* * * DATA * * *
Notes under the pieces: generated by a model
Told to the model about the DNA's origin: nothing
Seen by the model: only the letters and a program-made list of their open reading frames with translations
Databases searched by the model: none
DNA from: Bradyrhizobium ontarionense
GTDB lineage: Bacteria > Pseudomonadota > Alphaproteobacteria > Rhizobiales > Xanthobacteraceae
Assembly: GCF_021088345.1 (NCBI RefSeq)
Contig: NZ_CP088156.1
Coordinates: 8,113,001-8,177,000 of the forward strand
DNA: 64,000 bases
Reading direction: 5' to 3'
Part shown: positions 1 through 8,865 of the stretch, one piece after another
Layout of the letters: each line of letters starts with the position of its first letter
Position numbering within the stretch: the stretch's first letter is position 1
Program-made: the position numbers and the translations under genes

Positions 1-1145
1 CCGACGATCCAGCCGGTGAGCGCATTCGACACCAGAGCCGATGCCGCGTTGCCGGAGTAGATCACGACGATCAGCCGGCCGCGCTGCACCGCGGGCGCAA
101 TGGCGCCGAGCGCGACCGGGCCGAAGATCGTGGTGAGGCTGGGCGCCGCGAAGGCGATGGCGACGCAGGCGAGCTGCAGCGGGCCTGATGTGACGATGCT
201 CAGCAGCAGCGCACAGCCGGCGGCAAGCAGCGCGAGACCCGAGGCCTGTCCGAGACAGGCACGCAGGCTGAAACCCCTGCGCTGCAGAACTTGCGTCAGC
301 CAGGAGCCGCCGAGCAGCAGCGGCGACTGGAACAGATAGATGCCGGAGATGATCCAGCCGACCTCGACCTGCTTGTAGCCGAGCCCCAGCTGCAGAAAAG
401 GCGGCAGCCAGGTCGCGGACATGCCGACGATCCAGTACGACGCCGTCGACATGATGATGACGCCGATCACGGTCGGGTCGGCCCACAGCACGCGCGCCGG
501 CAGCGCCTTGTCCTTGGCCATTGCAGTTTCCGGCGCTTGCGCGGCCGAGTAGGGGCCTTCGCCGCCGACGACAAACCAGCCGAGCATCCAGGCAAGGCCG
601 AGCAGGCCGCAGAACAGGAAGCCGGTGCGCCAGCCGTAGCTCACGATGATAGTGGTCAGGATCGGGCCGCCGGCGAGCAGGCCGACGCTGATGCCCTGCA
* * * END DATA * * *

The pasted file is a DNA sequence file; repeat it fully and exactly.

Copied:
Notes under the pieces: generated by a model
Told to the model about the DNA's origin: nothing
Seen by the model: only the letters and a program-made list of their open reading frames with translations
Databases searched by the model: none
DNA from: Bradyrhizobium ontarionense
GTDB lineage: Bacteria > Pseudomonadota > Alphaproteobacteria > Rhizobiales > Xanthobacteraceae
Assembly: GCF_021088345.1 (NCBI RefSeq)
Contig: NZ_CP088156.1
Coordinates: 8,113,001-8,177,000 of the forward strand
DNA: 64,000 bases
Reading direction: 5' to 3'
Part shown: positions 1 through 8,865 of the stretch, one piece after another
Layout of the letters: each line of letters starts with the position of its first letter
Position numbering within the stretch: the stretch's first letter is position 1
Program-made: the position numbers and the translations under genes

Positions 1-1145
1 CCGACGATCCAGCCGGTGAGCGCATTCGACACCAGAGCCGATGCCGCGTTGCCGGAGTAGATCACGACGATCAGCCGGCCGCGCTGCACCGCGGGCGCAA
101 TGGCGCCGAGCGCGACCGGGCCGAAGATCGTGGTGAGGCTGGGCGCCGCGAAGGCGATGGCGACGCAGGCGAGCTGCAGCGGGCCTGATGTGACGATGCT
201 CAGCAGCAGCGCACAGCCGGCGGCAAGCAGCGCGAGACCCGAGGCCTGTCCGAGACAGGCACGCAGGCTGAAACCCCTGCGCTGCAGAACTTGCGTCAGC
301 CAGGAGCCGCCGAGCAGCAGCGGCGACTGGAACAGATAGATGCCGGAGATGATCCAGCCGACCTCGACCTGCTTGTAGCCGAGCCCCAGCTGCAGAAAAG
401 GCGGCAGCCAGGTCGCGGACATGCCGACGATCCAGTACGACGCCGTCGACATGATGATGACGCCGATCACGGTCGGGTCGGCCCACAGCACGCGCGCCGG
501 CAGCGCCTTGTCCTTGGCCATTGCAGTTTCCGGCGCTTGCGCGGCCGAGTAGGGGCCTTCGCCGCCGACGACAAACCAGCCGAGCATCCAGGCAAGGCCG
601 AGCAGGCCGCAGAACAGGAAGCCGGTGCGCCAGCCGTAGCTCACGATGATAGTGGTCAGGATCGGGCCGCCGGCGAGCAGGCCGACGCTGATGCCCTGCA